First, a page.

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How to price a client list for sale??? ASAP

Hi there, I hope people on here can help.

We are closing our lawn care business (established for 7 years) and are hoping to sell our client list (with each clients permission) to another lawn care business if we can. We are on a tight time scale (end of June), as we also run a garden maintenance business which are going to focus on instead, due to rising costs, VAT limit cap (most of our clients won't pay VAT) and our main guy moving onto pastures new.

We have 133 clients, most have 4 treatments per year. 

I've worked out how many clients are in each round, the cost per round and per annum. 

How much would you sell / get a payment for referring the clients for? (Treatments range between £10 and £165).

Should I half each clients annual amount? Ask for the cost of just one treatment? We're not expecting all clients to want to be referred, but you never know....

Also I've worked out how much we made total for those clients in scarifications etc. Should I charge anything towards that? or just per client that agrees to be taken on by the new company, assuming we can find one!

Any quick advice would be greatly appreciated.

PS we are not selling the tools, as we are keeping those for still treating our commercial clients which we are retaining through our other business.

Thanks in Advance.

Also if anyone in the South West is interested, let me know! :)  

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Replies

  • PRO

    I'm in the middle of selling up to retire, happy to have a chat 1:1 but don't want to put anything here yet as the deal is in the final stages.... PM me if you want or email on info@honestservices.co.uk. Mind you there was little science behind my sale as little seems to exist for small company sales.

    Good luck 

    Adam

  • PRO

    There are a couple of ways of looking at this - one based on revenue and the other based on marketing costs. Revenue selling parameters tend to be based on selling the whole business as a going concern - eg vans, equipment, systems, staff, website etc etc. The selling price could be anything from 25% to 75% revenue depending on brand, profits, potential... As you're selling just the customer list, then the lower end would be a more likely max price.

    Another way of looking at the list is what would it cost someone to gain those customers through their own normal marketing means. Given that it's 130 customers, this is entirely feasible to do in a spring or even an autumn campaign for lawn care.

    However, if they gain 130 customers in their marketing, then those new customers will likely need more work (ie better revenue), plus will be at their pricing and have bought into them. So they may spend say £75 to £100 gaining each customer, but will likely be at a higher average revenue than your existing customers whose lawns are hopefully in good shape generally.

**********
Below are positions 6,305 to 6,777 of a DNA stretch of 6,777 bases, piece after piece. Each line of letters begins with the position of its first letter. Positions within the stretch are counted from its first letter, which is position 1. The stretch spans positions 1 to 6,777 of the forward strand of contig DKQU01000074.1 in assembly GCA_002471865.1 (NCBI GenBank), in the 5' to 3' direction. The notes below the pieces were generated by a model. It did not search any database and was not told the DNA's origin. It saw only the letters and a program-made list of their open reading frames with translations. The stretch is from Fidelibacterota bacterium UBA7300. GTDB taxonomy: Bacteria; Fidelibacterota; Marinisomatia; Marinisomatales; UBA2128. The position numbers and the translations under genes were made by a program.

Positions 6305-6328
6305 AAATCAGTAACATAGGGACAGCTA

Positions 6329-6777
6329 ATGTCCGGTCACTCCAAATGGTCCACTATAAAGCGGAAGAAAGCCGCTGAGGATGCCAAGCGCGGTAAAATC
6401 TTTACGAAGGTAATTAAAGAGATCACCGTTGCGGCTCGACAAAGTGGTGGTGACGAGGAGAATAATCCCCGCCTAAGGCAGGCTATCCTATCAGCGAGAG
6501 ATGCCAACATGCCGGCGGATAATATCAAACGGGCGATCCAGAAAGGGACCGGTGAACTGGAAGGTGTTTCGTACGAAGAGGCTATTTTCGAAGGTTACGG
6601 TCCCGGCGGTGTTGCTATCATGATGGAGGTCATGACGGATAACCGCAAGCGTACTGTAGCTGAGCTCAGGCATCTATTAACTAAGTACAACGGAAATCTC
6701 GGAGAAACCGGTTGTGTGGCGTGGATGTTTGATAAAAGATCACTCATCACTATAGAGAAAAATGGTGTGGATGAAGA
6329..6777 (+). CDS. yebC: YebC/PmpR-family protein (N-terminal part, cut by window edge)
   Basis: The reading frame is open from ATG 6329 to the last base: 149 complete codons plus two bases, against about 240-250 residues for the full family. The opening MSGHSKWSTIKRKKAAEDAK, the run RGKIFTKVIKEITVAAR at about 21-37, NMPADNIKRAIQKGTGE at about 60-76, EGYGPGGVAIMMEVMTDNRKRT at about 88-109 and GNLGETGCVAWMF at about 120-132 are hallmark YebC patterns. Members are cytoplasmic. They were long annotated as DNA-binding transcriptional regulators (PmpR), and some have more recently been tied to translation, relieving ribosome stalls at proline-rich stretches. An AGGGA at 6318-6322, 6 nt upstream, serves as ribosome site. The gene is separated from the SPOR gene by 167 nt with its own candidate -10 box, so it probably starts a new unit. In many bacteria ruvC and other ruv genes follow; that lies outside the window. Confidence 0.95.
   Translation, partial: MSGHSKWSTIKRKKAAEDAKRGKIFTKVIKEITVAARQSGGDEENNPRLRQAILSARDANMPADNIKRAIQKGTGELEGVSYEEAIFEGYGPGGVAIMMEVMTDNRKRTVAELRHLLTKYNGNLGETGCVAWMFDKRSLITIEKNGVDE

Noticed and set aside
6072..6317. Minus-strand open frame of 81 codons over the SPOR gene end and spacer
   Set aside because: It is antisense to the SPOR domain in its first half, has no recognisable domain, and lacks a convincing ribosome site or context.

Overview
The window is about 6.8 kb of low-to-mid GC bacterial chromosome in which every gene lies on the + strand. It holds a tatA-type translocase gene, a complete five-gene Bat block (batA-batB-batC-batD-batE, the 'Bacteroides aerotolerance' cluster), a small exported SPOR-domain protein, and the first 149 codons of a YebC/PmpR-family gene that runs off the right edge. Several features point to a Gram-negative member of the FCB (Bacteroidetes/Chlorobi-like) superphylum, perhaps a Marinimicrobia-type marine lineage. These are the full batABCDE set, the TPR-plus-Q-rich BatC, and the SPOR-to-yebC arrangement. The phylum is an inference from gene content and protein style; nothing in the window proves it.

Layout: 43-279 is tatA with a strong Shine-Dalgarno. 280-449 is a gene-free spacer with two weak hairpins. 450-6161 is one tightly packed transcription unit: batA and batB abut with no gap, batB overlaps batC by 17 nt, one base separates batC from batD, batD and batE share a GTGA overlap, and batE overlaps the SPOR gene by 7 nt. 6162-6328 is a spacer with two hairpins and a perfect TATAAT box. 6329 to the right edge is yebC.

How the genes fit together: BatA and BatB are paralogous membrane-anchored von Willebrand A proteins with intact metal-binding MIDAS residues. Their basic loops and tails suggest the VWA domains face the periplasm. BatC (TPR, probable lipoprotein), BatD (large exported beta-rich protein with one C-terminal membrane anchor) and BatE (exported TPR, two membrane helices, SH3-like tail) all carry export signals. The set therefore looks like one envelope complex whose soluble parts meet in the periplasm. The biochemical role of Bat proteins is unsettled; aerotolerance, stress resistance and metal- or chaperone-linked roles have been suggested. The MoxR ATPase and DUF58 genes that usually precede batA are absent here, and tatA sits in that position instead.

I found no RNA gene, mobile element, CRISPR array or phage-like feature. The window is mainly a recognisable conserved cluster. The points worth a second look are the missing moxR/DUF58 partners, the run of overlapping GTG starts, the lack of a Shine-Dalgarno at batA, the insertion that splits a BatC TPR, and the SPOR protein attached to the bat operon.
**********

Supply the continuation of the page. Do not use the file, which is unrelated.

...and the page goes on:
So this leads to a discounted price from the £75 figure per customer. Depending on your total revenues vs their expected new customer revenues, then it could end up anywhere from £30 to £50 per customer. They may also assume not all customers will want to to transfer and thus end up at the lower figure as an average.

    So the likely lower price would be around £4k. Upper pricing tends to be based on revenue, but its still only the list ie 25%. So if for example you average £200 per customer, then £200x133x25% would be £6.6k. Obviously if your average revenue per customer is more than £200, then this would be higher.

    It's not an exact science, it takes 2 to tango and it's all a negotiation.  Sorry the above is more around discussion points, but I'd hope it gives some framework for looking at lower and upper bounds for your expectations.

     

    • Thanks for your reply Andrew. 

      I have looked through various threads about this on here, it does seem to vary enormously and ultimately seems to come down to what someone is prepared to pay. As we are in a rush, it does put us at a disadvantage, added to which there are only about 4 other lawn care companies that could work within the areas we service - we may have to split the sales across the 2 counties we straddle. 

       

      £75 to £100 per customer is more than I was thinking, so that's good to know. 

      We have treatemtns ranging from £18 to £165 so I was thinking we'd sell them at either the cost of 1 or 2 treatments (or half their income from weed & feed treatments) for each customer, rather than a blanket price per customer? We live in a warm and moist area of the UK, so although most of the lawns are doing well, some really struggle with leatherjackets and moss, hence the additional earnings from scarifying, nematodes and aerations, which I'm still not sure if I can make any charge towards from the purchasing business?